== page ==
On Bill Holm

They had a funeral for Bill Holm out in Minneota on Sunday.

Some touching memories of Holm were printed by the Marshall Independent over the weekend (Others who knew him posted some very touching comments to the News Cut post). One struck a chord for ye olde blogger:

My experiences in knowing Bill Holm while trying to assist him in his health care were likely more valuable to me than to Bill. Although a man of his own direction, he cared dearly for his family, friends, fellow poets, writers, and musicians. I found him to be a great wordsmith in describing his rural roots, thoughts, and experiences, especially those impressions concerning the ethos of Minneota and the prairies…and Iceland. His most recent comment to me was an insightful one: “The only good thing about a recession is that people might read more…”

MPR’s Mark Steil is putting his Monday morning story together as I write this. Mark’s got a great eye for stories and this image he sent along of the chair Holm sat in during church service is a great one. Note the copy of the Star Tribune on it, with Holm’s picture on the front of the Opinon page.


I’m looking forward to Mark’s story and the tributes contained therein (When it’s done, it’ll be at the top of this page).

I imagine they’ll be like those of his cousin, Vivian Secrist, who shared this on billholm.com.

I had the privilege of being part of Bill’s family since I was born. Bill was my cousin on both my mother’s and father’s side of the family. We attended Sunday school together at St. Paul’s Icelandic Church when I was very young but, then a move by my family separated us for many years. I still would see him on occasion with visits to Minneota and after we both reached adulthood, our lives kept us apart for many years but, in the last twenty some years we were able to connect on many occasions for family celebrations and, of course, Boxelder Days in Minneota. Even tho I didn’t get to visit as often as I would have liked, when we met again, it was like we had never been apart. He encouraged my youngest daughter to continue writing her poetry and I know that meant a great deal to her. Even tho she hasn’t written anything for several years, I know it left a lasting impression on her and she thought very highly of him. I will so miss his wonderful hugs as we greeted each other on those special reunions and his great presence in our family. I have several of his books signed by him personally and I will treasure them and the stories for years to come. Good bye my precious cousin. You leave a huge void in all our lives. My heart goes out to Marci and all who feel the loss. May God Bless each and everyone of you. Say hello to Mom, Neva, Julian, Robert and all who have gone before you.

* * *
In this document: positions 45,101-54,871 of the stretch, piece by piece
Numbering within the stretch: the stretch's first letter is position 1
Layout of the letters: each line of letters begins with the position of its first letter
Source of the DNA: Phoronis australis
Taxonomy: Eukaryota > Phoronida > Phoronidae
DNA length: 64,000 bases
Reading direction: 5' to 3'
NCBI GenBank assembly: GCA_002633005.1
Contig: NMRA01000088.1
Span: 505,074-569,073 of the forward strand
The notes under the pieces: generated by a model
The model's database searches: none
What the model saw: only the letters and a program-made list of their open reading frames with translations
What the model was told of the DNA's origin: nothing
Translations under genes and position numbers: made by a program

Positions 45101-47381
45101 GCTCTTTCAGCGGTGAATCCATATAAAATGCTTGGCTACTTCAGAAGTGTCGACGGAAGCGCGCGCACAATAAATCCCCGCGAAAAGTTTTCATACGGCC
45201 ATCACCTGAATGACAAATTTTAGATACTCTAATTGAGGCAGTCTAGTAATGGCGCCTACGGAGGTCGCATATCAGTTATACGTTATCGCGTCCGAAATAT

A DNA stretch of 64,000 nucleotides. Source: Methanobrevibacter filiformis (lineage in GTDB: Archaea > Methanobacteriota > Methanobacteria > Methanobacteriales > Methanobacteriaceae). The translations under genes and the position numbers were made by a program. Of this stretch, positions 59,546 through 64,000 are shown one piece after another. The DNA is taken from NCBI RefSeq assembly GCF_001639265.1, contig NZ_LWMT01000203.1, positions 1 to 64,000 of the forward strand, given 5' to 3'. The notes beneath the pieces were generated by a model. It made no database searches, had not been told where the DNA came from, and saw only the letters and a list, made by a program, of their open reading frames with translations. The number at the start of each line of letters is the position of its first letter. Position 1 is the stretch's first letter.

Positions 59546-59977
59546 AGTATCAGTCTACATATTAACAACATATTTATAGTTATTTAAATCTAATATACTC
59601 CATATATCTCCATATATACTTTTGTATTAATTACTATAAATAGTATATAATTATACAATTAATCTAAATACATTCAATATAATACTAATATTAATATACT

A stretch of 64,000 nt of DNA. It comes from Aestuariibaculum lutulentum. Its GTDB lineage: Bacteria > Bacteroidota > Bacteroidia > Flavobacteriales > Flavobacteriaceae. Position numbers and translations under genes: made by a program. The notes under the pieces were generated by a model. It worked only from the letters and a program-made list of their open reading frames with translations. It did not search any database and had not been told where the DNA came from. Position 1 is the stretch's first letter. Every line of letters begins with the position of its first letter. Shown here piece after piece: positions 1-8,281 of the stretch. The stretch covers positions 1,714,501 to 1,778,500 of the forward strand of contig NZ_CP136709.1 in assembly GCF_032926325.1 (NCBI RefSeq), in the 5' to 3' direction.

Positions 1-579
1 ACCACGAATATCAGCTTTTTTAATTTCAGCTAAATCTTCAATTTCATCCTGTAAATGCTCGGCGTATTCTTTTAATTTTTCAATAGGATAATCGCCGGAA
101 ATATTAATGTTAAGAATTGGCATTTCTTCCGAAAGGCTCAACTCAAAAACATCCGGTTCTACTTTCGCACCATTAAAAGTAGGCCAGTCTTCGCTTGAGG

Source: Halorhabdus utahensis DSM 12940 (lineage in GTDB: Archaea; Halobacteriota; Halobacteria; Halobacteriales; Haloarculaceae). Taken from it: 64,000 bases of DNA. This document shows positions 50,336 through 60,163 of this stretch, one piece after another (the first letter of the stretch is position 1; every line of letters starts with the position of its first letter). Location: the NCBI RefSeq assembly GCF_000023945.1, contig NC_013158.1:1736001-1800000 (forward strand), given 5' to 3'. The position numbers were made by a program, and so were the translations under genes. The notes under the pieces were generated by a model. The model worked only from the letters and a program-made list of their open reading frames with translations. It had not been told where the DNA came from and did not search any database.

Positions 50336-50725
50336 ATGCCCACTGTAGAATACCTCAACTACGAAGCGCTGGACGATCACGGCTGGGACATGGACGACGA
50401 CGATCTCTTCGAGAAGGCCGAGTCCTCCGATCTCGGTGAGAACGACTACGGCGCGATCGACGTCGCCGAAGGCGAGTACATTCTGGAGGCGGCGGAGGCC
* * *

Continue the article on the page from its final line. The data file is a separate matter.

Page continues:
MPR is planning an event to honor Holm on April 7 at the Fitz.

  • Bob,

    As a native Minneotan, it’s nice to see the words spilling forth to honor the man who so loved the little town in which he was raised.

    Growing up, I always knew who Bill was – he was the guy that wrote about boxelder bugs – but I never really knew what Bill was. Sure I knew he wrote poems and essays, but that seemed like his job – like my dad going to the bank to work, or my mom going to school to teach – just the thing he did during the day. To have books lying around the house that bore his name didn’t strike me as unusual. I never would’ve guessed he was beloved the world over.